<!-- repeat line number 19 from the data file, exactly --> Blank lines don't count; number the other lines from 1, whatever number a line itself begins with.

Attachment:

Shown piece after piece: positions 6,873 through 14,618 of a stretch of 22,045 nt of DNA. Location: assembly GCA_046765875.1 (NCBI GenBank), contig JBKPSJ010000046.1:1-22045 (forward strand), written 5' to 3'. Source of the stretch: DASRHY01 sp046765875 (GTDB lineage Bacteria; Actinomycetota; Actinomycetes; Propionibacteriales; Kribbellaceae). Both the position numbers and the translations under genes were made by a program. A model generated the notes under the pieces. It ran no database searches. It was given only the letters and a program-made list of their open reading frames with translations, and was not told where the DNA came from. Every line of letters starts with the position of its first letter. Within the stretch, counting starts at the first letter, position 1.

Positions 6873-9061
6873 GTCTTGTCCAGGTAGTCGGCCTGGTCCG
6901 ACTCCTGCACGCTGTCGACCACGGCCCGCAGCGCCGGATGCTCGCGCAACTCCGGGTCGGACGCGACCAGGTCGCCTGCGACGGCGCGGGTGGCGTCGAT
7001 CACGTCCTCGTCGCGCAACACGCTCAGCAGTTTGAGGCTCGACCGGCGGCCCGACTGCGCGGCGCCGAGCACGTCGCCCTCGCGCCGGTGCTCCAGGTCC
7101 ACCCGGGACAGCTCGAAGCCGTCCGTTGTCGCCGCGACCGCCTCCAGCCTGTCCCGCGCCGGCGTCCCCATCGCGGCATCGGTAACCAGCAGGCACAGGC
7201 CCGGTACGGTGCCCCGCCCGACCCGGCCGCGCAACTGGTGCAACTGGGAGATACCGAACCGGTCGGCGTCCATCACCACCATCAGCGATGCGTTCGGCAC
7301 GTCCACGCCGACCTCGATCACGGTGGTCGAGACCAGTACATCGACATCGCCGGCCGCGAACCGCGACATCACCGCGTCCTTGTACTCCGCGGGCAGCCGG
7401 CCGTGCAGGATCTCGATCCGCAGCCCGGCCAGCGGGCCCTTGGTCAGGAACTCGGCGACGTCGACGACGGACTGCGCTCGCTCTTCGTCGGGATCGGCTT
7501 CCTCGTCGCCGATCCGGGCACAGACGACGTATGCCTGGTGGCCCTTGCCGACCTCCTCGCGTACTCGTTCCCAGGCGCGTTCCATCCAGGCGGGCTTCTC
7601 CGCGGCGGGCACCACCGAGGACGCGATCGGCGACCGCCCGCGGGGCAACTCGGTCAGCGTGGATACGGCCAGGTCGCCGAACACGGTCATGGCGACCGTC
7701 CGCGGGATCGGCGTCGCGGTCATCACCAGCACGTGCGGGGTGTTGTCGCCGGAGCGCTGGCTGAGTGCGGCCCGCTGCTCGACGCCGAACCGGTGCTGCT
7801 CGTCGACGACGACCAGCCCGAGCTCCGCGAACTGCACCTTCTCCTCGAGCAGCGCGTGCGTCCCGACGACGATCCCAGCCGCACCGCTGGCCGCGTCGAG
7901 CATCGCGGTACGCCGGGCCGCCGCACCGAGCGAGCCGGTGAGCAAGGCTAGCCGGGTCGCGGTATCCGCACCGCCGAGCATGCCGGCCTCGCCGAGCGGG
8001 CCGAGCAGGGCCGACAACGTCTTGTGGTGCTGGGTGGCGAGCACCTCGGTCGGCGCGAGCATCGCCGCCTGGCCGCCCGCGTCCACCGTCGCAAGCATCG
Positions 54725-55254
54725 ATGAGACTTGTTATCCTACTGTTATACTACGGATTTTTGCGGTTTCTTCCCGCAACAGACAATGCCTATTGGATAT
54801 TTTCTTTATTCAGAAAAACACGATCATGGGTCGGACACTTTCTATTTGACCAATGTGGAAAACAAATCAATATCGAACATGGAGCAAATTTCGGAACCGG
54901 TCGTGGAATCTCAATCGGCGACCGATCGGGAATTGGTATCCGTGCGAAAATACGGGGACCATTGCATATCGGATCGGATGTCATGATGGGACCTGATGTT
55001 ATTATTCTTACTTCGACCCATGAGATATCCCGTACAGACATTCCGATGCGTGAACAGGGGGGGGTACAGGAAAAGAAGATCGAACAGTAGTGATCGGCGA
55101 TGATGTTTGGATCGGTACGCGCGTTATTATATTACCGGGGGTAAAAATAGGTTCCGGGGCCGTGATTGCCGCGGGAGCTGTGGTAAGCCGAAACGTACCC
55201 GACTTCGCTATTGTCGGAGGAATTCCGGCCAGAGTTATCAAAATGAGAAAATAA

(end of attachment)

54901 TCGTGGAATCTCAATCGGCGACCGATCGGGAATTGGTATCCGTGCGAAAATACGGGGACCATTGCATATCGGATCGGATGTCATGATGGGACCTGATGTT